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Why taking parts of the Chinese space station set to crash to Earth is a bad idea

Why taking parts of the Chinese space station set to crash to Earth is a bad idea

Space nuts and nervous Nellies alike are looking to the skies Sunday as a school-bus-sized Chinese space station careens toward Earth.

Don’t go hunting for souvenirs if the plummeting, unmanned Chinese space station breaks up over New York City: Pocketing a piece of the fallen space junk could land you in jail, ­experts say.

“According to the Outer Space Treaty of 1967, a country’s spacecraft is their legal property until they say that it’s not their legal property,” space historian Robert Z. Pearlman told LiveScience.com.

“No matter where it lands — whether it lands in the ocean and sinks to the bottom of the sea, or whether it lands on their own land or some other country’s land — it belongs to that country of origin.”

Up to 440 pounds of mangled debris is likely to survive re-entry into the atmosphere, according to Harvard University astrophysicist Jonathan McDowell. Bits and pieces will be scattered over a debris field that could be 400 miles long and 30 miles wide — and the US danger zone, where the remains are most likely to drop, stretches from Northern California all the way to the five boroughs.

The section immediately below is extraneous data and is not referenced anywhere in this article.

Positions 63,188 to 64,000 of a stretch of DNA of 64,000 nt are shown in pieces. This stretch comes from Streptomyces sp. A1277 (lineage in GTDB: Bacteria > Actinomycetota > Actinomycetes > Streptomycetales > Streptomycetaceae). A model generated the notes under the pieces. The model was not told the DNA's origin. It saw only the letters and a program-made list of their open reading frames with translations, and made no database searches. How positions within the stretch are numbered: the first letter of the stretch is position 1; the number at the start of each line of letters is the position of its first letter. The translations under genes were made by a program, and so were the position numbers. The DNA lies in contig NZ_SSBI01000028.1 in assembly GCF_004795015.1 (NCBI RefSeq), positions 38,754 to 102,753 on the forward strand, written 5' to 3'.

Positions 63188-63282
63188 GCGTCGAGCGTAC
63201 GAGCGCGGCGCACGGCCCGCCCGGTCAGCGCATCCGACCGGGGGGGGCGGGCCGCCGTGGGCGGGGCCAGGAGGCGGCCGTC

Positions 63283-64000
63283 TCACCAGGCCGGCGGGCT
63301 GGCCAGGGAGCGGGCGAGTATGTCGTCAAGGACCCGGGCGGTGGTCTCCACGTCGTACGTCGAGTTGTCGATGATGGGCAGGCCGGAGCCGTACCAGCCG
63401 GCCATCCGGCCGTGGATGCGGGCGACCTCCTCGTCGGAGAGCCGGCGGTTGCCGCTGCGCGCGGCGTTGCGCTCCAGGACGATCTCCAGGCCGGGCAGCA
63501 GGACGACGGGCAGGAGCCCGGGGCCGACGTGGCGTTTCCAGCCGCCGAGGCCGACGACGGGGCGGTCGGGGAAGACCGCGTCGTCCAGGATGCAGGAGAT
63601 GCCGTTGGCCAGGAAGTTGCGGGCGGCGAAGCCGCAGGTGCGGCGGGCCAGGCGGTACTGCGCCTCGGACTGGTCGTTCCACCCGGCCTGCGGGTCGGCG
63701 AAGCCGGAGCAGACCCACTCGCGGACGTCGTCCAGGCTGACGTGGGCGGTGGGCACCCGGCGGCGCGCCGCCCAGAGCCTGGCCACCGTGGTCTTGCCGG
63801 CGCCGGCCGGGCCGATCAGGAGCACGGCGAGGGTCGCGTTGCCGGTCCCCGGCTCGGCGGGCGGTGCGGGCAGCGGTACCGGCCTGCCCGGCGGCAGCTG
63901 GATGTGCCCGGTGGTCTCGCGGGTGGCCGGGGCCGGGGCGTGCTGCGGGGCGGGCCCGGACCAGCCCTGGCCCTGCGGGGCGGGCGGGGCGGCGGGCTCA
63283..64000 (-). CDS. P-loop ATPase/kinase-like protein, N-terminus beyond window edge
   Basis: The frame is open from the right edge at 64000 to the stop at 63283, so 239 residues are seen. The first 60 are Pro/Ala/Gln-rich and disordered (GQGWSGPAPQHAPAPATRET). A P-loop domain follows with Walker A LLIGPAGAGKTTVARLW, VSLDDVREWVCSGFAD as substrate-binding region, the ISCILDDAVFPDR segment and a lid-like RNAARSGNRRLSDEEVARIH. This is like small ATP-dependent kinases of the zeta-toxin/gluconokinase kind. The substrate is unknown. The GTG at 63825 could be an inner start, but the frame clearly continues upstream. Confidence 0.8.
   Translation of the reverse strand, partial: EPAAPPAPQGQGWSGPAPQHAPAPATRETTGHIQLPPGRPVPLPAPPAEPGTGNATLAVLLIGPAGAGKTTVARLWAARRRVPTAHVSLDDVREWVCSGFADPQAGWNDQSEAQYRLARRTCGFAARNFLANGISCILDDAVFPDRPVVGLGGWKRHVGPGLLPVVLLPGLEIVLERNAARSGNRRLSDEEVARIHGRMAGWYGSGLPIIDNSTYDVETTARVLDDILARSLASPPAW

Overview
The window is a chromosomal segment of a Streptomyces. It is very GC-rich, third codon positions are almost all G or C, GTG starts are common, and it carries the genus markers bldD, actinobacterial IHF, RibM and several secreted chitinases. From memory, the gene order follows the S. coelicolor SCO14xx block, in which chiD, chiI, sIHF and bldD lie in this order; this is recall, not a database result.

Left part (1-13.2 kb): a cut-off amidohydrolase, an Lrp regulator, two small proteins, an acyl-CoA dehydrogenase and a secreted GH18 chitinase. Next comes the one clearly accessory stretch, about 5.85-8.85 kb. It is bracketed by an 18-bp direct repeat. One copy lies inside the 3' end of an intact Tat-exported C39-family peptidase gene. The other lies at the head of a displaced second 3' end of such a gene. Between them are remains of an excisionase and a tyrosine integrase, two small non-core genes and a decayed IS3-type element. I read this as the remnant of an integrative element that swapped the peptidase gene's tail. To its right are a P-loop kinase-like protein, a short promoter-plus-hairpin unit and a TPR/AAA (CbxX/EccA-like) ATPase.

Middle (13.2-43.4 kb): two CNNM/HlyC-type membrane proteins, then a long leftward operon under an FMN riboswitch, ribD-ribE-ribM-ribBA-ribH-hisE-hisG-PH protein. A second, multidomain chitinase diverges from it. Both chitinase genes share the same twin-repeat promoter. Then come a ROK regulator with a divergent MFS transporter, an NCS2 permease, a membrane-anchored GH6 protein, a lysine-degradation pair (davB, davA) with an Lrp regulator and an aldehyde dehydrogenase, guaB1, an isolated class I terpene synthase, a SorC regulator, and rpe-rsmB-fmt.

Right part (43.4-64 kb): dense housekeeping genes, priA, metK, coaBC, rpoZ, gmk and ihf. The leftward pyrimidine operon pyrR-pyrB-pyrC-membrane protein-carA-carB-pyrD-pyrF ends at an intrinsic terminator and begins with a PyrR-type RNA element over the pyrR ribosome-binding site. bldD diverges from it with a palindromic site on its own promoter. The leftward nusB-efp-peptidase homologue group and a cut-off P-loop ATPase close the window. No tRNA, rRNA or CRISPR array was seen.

But every last scrap belongs to China and keeping any of it is punishable by a fine of $10,000 or up to 10 years in the slammer.

Not only is it illegal, it’s dangerous, too. Most of the wreckage will be red-hot when it hits the ground and is likely contaminated with hydrazine, a highly toxic and corrosive chemical.

The latest estimate from the European Space Agency pegs the space station’s re-entry at 7:30 p.m. Eastern time on Sunday, give or take seven hours. The unmanned and uncontrollable craft will set off a spectacular series of fireballs as it breaks up in the lower atmosphere.

Your chances of actually being hit with a piece of its shrapnel are vanishingly small: about 1 in 292 trillion, experts estimate.

But it’s not impossible. It happened to Lettie Williams of Tulsa, Okla., in 1997, who was bonked with a piece of a Delta-2 rocket as she walked in a park.

“It rolled off my shoulder and onto the ground, and it sounded metallic,” Williams told CBS News on Saturday.

She is the only person in human history to have been hit by a piece of a re-entering spacecraft — so far.

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